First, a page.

The White House Summit on Malaria will discuss three themes: The Challenge of Malaria in Africa, the Power of Public/Private Partnerships: and Growing the Grassroots.
The Summit, focusing on Africa, brings together international experts, corporations and foundations, African civic leaders and faith-based organizations to raise awareness of the issue of malaria. It aims to mobilize a grassroots effort to save lives in Africa, giving the continent’s children the chance to survive and thrive.
A child dies of malaria every 30 seconds in Africa. At least one million infants and children under five in sub-Saharan Africa die each year from the mosquito-borne disease. While it is one of the greatest threats to human and economic welfare on earth, malaria is both preventable and treatable if addressed properly and quickly. Defeating malaria is an achievable and affordable goal, with bed nets to protect children against the disease costing less than $10.
“Reversing the spread of malaria is crucial for the survival, health, and development of children, especially in Africa,” said Ann M. Veneman. “Reducing the incidence of malaria will help achieve the Millennium Development Goals.”
The Summit will highlight the many organizations at work in the fight against malaria, including Malaria No More, which is helping to mobilize private sector support. Malaria No More is a non-profit organization that is challenging corporations and foundations, non-governmental and non-profit organizations, individuals and young people to save lives and build a bridge among peoples.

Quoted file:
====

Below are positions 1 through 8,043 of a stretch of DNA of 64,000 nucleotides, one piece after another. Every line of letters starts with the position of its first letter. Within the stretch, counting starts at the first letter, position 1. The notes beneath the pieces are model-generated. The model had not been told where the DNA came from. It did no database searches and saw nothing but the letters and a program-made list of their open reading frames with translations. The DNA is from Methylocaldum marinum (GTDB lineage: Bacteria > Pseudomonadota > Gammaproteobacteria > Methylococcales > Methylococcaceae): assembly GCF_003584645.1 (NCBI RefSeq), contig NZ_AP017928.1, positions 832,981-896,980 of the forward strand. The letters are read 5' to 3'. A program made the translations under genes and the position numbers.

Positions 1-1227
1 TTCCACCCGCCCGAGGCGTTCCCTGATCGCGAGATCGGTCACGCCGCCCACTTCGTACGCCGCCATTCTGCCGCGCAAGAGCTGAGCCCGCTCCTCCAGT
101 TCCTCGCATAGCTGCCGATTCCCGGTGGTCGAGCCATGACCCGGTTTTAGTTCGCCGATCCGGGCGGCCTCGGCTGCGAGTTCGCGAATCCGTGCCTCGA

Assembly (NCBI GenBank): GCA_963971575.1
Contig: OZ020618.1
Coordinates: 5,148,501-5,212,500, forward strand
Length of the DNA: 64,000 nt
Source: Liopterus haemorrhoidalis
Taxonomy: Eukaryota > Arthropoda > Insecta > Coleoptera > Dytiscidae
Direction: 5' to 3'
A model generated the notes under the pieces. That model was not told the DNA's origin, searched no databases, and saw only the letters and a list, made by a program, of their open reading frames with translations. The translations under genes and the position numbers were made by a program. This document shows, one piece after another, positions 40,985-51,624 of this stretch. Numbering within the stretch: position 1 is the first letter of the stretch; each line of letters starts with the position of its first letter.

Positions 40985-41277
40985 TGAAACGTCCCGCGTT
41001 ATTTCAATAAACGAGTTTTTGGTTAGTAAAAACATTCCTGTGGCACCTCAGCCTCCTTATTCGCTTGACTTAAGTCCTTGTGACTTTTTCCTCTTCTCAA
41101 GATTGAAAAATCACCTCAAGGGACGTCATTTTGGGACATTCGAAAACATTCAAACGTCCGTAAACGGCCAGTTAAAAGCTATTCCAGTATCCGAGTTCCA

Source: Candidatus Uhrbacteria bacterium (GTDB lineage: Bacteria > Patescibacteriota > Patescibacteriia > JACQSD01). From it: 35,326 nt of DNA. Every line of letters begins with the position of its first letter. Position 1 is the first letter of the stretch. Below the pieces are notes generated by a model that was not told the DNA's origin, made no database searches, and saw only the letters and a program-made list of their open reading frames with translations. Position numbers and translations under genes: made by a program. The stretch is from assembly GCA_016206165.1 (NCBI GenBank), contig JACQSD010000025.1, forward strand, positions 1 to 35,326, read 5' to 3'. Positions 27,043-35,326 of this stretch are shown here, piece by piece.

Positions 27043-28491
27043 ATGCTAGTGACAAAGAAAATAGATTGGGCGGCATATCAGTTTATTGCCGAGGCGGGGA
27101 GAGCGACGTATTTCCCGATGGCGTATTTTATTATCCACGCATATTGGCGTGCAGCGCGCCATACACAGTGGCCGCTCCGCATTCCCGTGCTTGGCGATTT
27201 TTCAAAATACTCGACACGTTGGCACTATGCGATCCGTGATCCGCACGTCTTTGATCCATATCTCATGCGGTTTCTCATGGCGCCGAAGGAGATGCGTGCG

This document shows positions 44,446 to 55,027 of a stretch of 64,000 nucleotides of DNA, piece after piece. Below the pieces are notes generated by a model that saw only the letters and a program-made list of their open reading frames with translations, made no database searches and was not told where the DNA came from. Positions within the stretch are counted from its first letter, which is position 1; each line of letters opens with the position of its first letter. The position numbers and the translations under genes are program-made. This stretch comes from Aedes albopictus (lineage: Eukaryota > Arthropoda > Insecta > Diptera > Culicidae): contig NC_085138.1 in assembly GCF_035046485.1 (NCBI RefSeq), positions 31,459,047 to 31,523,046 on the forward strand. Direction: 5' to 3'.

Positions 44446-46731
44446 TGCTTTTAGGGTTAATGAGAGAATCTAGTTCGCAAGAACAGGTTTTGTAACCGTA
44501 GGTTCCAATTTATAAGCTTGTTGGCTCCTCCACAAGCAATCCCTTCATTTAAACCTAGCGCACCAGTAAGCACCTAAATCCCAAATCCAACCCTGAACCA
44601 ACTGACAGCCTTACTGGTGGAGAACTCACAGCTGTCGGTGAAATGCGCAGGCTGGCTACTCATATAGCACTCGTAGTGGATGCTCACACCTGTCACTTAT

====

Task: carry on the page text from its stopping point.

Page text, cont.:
UNICEF is a founding member of Malaria No More. Other partners include the American Red Cross, the United Nations Foundation, The Global Business Coalition, Millennium Promise, United Way of America and the Global Fund to Fight AIDS, Tuberculosis, and Malaria. Malaria No More will provide resources for UNICEF to purchase and distribute bed nets and life saving drugs for people who need them.
In June 2005, President Bush announced the President’s Malaria Initiative (PMI), a five-year, $1.2 billion programme that challenges the private sector to join the U.S. Government in combating malaria in 15 of the hardest-hit countries in Africa. The initiative aims to cut malaria-related deaths by 50 per cent in these countries.
For 60 years UNICEF has been the world’s leader for children, working on the ground in 156 countries and territories to help children survive and thrive, from early childhood through adolescence. The world’s largest provider of vaccines for developing countries, UNICEF supports child health and nutrition, good water and sanitation, quality basic education for all boys and girls, and the protection of children from violence, exploitation, and AIDS. UNICEF is funded entirely by the voluntary contributions of individuals, businesses, foundations and governments.
For more information:
Angela Hawke, UNICEF New York (+1 212) 326 7269. email@example.com
Office of Mrs. Bush (+1 202) 456 6313
UNICEF website: http://www.unicef.org
Malaria No More website: http://www.malariaNOMORE.org
US Fund for UNICEF website: http://www.unicefusa.org
To view a webcast of the Summit, visit: http://www.fightingmalaria.gov
More about malaria
On track to stop malaria in Congo
Africa Malaria Day 2007
Press release: Malaria control essential to save African children’s lives
Poverty and malaria in Sierra Leone
White House Summit on Malaria
The Roll Back Malaria partnership
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